Summer is officially here, and so is local summer squash. The blossoms and bold hues of the many available varieties of squash began brightening up area farmers markets in June, and remain a market staple through September.
“Local squash is bursting with flavor, tender and soft — not waxy,” says John Stehling, who owns Early Girl Eatery with his wife, Julie. Shanon Blair, co-owner of the recently opened Green Light Café with her husband Michael, agrees. “When they’re locally grown, they’re picked properly and are a lot sweeter,” she says. Squash that is grown locally is less likely to have that “weird bitter bite” most of us have experienced at least once with trucked-in squash.
Both John and Shanon favor simpler preparations of the summer crop. John likes to grill his in the open air with a little olive oil, salt and pepper, while Shanon prefers hers lightly sautéed with salt, pepper, apple cider vinegar and any fresh herbs she has on hand.
From the simple to the more complex, when it comes to squash, the options are endless. “They’re like blue jeans,” John remarks. “They go with almost everything.”
Sure summer squash makes a great side dish, but imagine it on top of cheeseburgers or salads. Squash casserole makes a great summer treat, as do breads, rice pilaf, omelets, kabobs and soups. Shanon has even tried it pickled, and enjoys using julienned raw squash as a spaghetti substitute.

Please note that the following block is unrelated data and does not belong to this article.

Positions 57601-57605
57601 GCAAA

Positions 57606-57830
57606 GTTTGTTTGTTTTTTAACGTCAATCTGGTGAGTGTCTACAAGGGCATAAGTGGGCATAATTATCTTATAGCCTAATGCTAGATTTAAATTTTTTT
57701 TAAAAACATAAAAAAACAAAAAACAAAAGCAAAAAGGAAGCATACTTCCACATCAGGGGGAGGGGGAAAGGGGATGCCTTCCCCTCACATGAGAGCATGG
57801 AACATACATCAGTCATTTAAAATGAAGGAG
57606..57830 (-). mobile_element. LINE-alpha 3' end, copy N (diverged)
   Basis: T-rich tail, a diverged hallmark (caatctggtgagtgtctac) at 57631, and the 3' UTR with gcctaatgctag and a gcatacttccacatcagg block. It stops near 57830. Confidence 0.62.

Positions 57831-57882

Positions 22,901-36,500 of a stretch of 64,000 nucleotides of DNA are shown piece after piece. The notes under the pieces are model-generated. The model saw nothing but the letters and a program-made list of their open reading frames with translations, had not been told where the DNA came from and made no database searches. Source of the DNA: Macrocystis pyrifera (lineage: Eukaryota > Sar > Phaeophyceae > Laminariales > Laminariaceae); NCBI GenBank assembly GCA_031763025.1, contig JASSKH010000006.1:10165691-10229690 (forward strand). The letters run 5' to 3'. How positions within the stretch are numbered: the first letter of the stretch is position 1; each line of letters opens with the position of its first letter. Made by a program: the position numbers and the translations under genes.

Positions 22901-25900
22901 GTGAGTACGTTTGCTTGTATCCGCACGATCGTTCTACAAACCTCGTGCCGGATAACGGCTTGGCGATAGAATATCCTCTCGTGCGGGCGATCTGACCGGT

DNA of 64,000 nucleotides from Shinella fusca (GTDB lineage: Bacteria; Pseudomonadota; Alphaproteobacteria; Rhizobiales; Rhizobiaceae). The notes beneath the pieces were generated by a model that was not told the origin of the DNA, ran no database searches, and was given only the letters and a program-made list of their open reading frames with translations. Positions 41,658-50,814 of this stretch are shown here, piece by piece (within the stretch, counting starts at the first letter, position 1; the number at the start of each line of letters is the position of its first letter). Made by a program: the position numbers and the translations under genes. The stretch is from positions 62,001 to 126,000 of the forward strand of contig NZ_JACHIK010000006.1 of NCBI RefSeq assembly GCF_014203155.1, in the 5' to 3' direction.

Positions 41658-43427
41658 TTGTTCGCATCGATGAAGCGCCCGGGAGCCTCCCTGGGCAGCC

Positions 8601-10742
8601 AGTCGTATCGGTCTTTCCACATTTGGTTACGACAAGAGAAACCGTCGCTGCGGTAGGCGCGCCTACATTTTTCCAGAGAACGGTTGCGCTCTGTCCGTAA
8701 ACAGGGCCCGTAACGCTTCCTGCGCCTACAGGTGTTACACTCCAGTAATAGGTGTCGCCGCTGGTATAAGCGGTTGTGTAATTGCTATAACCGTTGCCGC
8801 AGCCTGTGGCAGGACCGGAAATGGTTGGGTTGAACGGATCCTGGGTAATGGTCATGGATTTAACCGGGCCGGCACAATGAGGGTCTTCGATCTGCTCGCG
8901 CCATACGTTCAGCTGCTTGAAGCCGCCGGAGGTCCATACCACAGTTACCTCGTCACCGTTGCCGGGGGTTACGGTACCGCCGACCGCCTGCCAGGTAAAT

John suggests trying all the varieties available at tailgate markets — besides zucchini, there are patty pans, zephyrs, and crook necks.
If squash blossoms are considered uncharted territory, he recommends trying this simple, flavorful approach: Just sauté diced carrots, celery, onion, squash and herbs in olive oil, then toss in a little goat cheese and combine to make a stuffing mixture. Gently stuff the blossom and twist the end closed. Dredge the stuffed blossom in egg wash and flour or cornmeal and fry lightly until slightly crisp and brown.
Squash is available right now on the menus of Early Girl and Green Light, as well as other local eateries, as part of Get Local, a program of Appalachian Sustainable Agriculture Project (www.asapconnections.org). The program brings together restaurants around the region to highlight a single seasonal ingredient in their own unique dishes. Check out recipes provided for the squash specialties of the restaurateurs mentioned here.
…and blueberries, too
Blueberries recently joined squash and other summer fruits and veggies at markets and have been going fast. Larger quantities will be available at markets this week and over the next couple of months.
Their arrival signals the home stretch of the wait for local tomatoes, which hit the scene in late July. But the wait’s over for green tomatoes; they’re available now at select locations, including the Black Mountain Tailgate Market. You can also find tomato plants at markets, along with other vegetable and herb starts, for your own garden.